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When France her front deep-scarred and gory
Her arm made mockery of the warrior's tramp;
Domestic Treason, crushed beneath her fatal stamp, Writhed like a wounded dragon in his gore;
Then I reproached my fears that would not flee; 'And soon,' I said, 'shall Wisdom teach her lore In the low huts of them that toil and groan !
And, conquering by her happiness alone,
Shall France compel the nations to be free,
Till Love and Joy look round, and call the earth their own.'
Forgive me, Freedom! O forgive those dreams!
I hear thy voice, I hear thy loud lament,
With bleeding wounds; forgive me, that I cherished 70 One thought that ever blessed your cruel foes!
To scatter rage and traitorous guilt,
Where Peace her jealous home had built;
A patriot-race to disinherit
Of all that made their stormy wilds so dear;
And with inexpiable spirit
To taint the bloodless freedom of the mountaineer-
Are these thy boasts, Champion of human kind?
To' insult the shrine of Liberty with spoils
From freemen torn? to tempt and to betray?
The Sensual and the Dark rebel in vain,
Of Freedom, graven on a heavier chain!
But thou nor swell'st the victor's strain, nor ever
The guide of homeless winds, and playmate of the waves! And there I felt thee!-on that sea-cliff's verge,
Whose pines, scarce travelled by the breeze above, 100 Had made one murmur with the distant surge! Yes, while I stood and gazed, my temples bare, And shot my being through earth, sea, and air, Possessing all things with intensest love, O Liberty! my spirit felt thee there.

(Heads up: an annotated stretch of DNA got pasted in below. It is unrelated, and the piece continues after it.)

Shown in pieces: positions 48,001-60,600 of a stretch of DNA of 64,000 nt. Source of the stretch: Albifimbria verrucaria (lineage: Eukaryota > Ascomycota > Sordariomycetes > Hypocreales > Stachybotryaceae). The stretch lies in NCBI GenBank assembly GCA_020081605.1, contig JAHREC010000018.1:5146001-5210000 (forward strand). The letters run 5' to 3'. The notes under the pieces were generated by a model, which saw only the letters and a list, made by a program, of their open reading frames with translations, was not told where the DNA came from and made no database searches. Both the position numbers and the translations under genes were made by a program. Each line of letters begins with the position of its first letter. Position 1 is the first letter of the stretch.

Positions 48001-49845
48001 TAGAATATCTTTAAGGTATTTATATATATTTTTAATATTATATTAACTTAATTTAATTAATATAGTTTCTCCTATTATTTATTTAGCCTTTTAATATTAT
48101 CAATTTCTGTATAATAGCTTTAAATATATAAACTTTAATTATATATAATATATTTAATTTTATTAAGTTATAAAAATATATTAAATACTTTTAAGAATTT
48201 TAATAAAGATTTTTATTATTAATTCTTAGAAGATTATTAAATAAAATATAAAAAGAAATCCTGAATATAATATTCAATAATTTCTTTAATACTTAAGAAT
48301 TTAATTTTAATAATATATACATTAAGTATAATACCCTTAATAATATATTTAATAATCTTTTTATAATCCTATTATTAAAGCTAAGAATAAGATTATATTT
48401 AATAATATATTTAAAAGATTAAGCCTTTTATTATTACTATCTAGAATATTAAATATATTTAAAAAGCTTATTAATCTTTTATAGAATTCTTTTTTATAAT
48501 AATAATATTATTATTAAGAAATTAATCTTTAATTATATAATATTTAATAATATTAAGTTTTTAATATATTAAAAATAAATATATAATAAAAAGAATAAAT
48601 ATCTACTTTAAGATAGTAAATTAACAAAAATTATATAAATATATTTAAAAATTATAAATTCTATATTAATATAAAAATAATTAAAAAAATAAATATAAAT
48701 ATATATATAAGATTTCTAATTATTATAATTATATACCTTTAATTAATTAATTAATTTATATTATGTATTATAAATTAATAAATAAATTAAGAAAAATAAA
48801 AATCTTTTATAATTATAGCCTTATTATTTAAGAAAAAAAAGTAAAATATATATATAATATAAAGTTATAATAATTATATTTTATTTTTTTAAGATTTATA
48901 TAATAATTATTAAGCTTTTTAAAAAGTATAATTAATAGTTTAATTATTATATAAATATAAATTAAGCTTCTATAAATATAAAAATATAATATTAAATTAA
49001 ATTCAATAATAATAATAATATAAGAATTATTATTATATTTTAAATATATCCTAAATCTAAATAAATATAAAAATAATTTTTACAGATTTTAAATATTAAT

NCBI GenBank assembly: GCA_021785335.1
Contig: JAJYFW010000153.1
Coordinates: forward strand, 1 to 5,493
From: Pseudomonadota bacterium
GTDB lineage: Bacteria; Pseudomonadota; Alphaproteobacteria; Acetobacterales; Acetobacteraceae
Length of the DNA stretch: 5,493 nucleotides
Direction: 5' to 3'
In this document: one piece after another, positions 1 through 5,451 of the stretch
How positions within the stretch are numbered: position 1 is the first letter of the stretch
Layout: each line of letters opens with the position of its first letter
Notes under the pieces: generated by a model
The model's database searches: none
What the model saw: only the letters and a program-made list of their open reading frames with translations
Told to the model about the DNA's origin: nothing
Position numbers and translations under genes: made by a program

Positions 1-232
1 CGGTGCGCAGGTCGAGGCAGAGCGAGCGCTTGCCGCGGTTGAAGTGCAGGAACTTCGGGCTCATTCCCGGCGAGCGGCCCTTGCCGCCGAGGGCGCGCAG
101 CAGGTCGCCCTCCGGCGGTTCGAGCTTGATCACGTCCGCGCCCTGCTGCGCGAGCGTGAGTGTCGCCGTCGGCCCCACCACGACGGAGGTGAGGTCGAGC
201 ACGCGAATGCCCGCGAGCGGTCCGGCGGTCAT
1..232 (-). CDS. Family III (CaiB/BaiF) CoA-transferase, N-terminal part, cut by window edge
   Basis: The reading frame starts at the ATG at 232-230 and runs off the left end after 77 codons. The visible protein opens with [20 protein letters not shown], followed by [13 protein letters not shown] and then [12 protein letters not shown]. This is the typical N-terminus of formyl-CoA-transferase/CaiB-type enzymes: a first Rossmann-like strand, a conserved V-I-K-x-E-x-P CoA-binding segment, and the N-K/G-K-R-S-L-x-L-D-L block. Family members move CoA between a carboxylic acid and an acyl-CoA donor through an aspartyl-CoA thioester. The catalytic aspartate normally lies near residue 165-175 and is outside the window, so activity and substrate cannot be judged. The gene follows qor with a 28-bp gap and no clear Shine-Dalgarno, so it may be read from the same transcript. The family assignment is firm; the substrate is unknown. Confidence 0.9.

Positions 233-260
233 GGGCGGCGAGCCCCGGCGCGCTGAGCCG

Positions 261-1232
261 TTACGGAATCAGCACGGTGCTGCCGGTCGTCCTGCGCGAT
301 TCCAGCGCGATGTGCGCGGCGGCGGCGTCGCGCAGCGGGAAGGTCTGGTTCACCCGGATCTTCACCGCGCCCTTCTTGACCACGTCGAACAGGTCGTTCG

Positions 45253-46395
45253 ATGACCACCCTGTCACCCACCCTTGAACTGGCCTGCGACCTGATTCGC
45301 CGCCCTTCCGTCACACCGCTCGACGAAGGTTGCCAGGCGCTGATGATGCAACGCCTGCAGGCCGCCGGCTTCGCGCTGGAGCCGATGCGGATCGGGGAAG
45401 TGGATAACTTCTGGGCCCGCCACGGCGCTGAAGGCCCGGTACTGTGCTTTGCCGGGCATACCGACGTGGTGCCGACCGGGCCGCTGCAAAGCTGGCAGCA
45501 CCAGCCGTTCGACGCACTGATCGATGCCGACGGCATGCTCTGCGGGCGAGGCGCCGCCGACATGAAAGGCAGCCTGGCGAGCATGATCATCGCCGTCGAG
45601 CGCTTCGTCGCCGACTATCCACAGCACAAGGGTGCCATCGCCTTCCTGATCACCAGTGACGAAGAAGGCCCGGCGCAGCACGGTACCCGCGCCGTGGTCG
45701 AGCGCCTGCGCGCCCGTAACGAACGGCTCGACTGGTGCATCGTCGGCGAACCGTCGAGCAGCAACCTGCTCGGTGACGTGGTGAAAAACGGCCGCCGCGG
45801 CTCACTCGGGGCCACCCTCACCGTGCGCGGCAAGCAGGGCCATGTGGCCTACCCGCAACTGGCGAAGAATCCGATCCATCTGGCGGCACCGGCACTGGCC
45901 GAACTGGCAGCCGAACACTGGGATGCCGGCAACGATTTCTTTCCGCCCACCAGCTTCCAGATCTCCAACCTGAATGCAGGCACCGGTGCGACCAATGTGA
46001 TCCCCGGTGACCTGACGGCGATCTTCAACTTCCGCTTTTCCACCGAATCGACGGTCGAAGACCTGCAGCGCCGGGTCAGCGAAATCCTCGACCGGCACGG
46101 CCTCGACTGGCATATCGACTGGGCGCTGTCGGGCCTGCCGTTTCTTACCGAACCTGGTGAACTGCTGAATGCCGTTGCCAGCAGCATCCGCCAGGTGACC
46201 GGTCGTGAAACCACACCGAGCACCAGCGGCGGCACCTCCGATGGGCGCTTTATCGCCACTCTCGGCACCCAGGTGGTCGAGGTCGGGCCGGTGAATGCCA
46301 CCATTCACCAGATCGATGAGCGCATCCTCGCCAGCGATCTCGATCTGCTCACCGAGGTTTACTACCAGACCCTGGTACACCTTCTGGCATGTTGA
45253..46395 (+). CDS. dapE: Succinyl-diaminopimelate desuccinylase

Samuel Taylor Coleridge.
ODE TO THE WEST WIND.
O wild West Wind, thou breath of Autumn's being,
Thine azure sister of the spring shall blow
Her clarion o'er the dreaming earth, and fill
Thou on whose stream, 'mid the steep sky's commotion, 15
Of some fierce Mænad, ev'n from the dim verge
Of vapours, from whose solid atmosphere
Black rain, and fire, and hail, will burst: O hear!
Thou who didst waken from his summer-dreams
The blue Mediterranean, where he lay,
Lulled by the coil of his crystalline streams,
And saw in sleep old palaces and towers
So sweet, the sense faints picturing them! Thou
A wave to pant beneath thy power, and share
I were as in my boyhood, and could be
The comrade of thy wanderings over heaven,
As then, when to outstrip the skyey speed
Scarce seemed a vision, I would ne'er have striven
As thus with thee in prayer in my sore need.
O lift me as a wave, a leaf, a cloud!
I fall upon the thorns of life! I bleed!
A heavy weight of hours has chained and bowed
One too like thee: tameless, and swift, and proud.
Make me thy lyre, ev'n as the forest is:
Will take from both a deep autumnal tone,
Sweet though in sadness. Be thou, Spirit fierce,
Like withered leaves to quicken a new birth;
And, by the incantation of this verse,
Scatter, as from an unextinguished hearth
Ashes and sparks, my words among mankind!
Percy Bysshe Shelley.
ODE TO A NIGHTINGALE.
My heart aches, and a drowsy numbness pains
One minute past, and Lethe-wards had sunk: 'Tis not through envy of thy happy lot,
But being too happy in thy happiness,-
Of beechen green, and shadows numberless,
O for a draught of vintage, that hath been
Dance, and Provençal song, and sun-burnt mirth!
O for a beaker full of the warm South,
Full of the true, the blushful Hippocrene,
That I might drink, and leave the world unseen,
Fade far away, dissolve, and quite forget
What thou among the leaves hast never known,
The weariness, the fever, and the fret
Here, where men sit and hear each other groan;
And leaden-eyed despairs ;
Where Beauty cannot keep her lustrous eyes,
Or new Love pine at them beyond to-morrow.
Away! away! for I will fly to thee,
Not charioted by Bacchus and his pards,
But on the viewless wings of Poesy,
Though the dull brain perplexes and retards:
And haply the Queen-Moon is on her throne,
Save what from heaven is with the breezes blown
Through verdurous glooms and winding mossy ways. 40 ̊